Black birthmark - how dangerous is it?


Everyone has birthmarks and moles. A birthmark is made up of a collection of cells that make pigment, called melanocytes or similar nevus cells. Birthmarks have an even tan, while nevus cells form a point-like tan. Colloquially, both forms are called birthmarks. A birthmark can be flat or raised and colored differently in brown. A birthmark can be so dark that it appears almost black. A malignant skin tumor, the melanoma, can develop from a birthmark. Irregular blackening can indicate skin cancer. If you suspect malignancy of a mole you should always consult a dermatologist.

These symptoms can indicate malignancy!

A harmless birthmark does not usually cause any symptoms. Symptoms such as itching, oozing, or bleeding from the mole can indicate malignancy of the mole and require a dermatological examination. If black skin cancer is actually present, accompanying symptoms can occur. Outwardly, the birthmark looks darker than other birthmarks and is primarily colored (pigmented) differently. This means that there are different colors within the mole. A birthmark becomes noticeable when it grows faster and looks different than the other birthmarks on the body. As long as a melanoma is still thin and superficial, the prognosis is very good and the chances of recovery are 100%. However, if left untreated, melanoma will continue to grow. Untreated melanoma can penetrate deeper into the skin over time and spread through the body via lymph and blood vessels. The cancer cells of skin cancer can be deposited in organs such as the lungs, bones, liver or brain and reach lymph nodes via the lymph where metastases (settlements of tumor cells) can grow. If a metastatic malignant melanoma is actually present, the symptoms can vary depending on the organ involvement. Therefore, as soon as symptoms such as itching, bleeding or oozing occur in the area of ​​moles that are not known from other moles, always consult a dermatologist and have a screening done.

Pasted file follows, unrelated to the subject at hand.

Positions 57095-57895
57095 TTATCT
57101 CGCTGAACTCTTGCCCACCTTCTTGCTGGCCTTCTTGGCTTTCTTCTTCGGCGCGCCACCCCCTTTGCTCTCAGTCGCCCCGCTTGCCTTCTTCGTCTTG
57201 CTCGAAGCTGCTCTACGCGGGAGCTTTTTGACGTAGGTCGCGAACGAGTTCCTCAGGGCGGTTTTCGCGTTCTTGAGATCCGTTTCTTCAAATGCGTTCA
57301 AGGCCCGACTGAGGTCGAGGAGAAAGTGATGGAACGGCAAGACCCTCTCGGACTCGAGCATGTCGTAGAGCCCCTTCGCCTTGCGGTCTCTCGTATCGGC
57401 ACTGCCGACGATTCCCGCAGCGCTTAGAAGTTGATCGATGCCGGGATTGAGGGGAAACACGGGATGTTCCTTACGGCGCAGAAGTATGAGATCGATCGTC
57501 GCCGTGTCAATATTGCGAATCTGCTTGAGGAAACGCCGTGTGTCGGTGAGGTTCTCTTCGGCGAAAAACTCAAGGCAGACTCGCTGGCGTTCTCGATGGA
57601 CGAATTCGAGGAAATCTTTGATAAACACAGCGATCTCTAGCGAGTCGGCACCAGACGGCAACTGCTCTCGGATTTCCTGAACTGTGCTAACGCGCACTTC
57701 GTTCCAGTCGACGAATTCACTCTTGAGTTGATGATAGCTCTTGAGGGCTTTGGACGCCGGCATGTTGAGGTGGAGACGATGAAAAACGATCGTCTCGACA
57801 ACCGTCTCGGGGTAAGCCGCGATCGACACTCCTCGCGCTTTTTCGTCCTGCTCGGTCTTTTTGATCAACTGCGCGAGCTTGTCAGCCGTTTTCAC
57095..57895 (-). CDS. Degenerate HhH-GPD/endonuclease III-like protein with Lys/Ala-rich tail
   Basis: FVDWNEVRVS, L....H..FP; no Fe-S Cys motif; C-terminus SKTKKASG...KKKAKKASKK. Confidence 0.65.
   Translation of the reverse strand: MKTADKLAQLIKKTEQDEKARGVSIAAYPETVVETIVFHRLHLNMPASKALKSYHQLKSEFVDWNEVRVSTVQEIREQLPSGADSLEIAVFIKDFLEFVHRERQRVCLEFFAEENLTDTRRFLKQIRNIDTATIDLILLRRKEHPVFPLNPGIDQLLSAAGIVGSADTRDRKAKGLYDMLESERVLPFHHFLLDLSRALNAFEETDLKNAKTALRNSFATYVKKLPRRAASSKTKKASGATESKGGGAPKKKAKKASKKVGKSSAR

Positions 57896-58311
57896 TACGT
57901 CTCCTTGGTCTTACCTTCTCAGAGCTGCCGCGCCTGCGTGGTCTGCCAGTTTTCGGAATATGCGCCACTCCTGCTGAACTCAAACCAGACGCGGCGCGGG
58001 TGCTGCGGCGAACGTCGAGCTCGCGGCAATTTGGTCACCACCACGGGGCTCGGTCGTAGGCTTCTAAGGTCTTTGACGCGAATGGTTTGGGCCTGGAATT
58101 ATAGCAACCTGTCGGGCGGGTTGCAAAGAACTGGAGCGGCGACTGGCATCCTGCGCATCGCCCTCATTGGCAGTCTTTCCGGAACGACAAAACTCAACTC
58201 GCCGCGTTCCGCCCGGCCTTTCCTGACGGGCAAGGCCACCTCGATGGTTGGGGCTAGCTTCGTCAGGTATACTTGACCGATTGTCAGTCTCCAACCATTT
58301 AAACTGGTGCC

For more information on this topic, we recommend our page on: These are symptoms of skin cancer

Black birthmark is bleeding

Sudden bleeding from a black mole should definitely be viewed as a warning sign. A birthmark can bleed if it is injured, for example when shaving. If the birthmark bleeds for no apparent reason, the bleeding can repeat itself and be accompanied by crust formation and pain. If a black birthmark bleeds without a previous injury, you should call the dermatologist immediately and make an appointment for a screening to rule out malignant skin cancer. The same applies to bleeding from scratching due to itching in the area of ​​the mole.

Black birthmark itches

Normally, a birthmark doesn't itch. An itchy birthmark can indicate that it is black skin cancer (malignant melanoma). It is not uncommon for the itching of malignant skin cancer to unconsciously scratch and the birthmark to bleed. In any case, if itching in the area of ​​the birthmark, you should consult the dermatologist and have the birthmark examined. Itching is a clear alarm signal!

Also read: Birthmark itches - when is it dangerous?

Examination of birthmarks

Most birthmarks are harmless. In order to distinguish dangerous birthmarks from harmless ones, the dermatologist examines the black birthmark with a dermatoscope, a magnifying glass. The dermatologist uses the ABCD rule to examine the spots. A for asymmetry, B for limitation, C for color and D for diameter. Moles that are asymmetrically shaped, have irregular borders and a diameter of more than 6 millimeters are suspect. Different shades of color in a birthmark also make it suspicious. The diagnosis of whether a black birthmark is actually dangerous can only be made by means of a biopsy after the birthmark has been removed.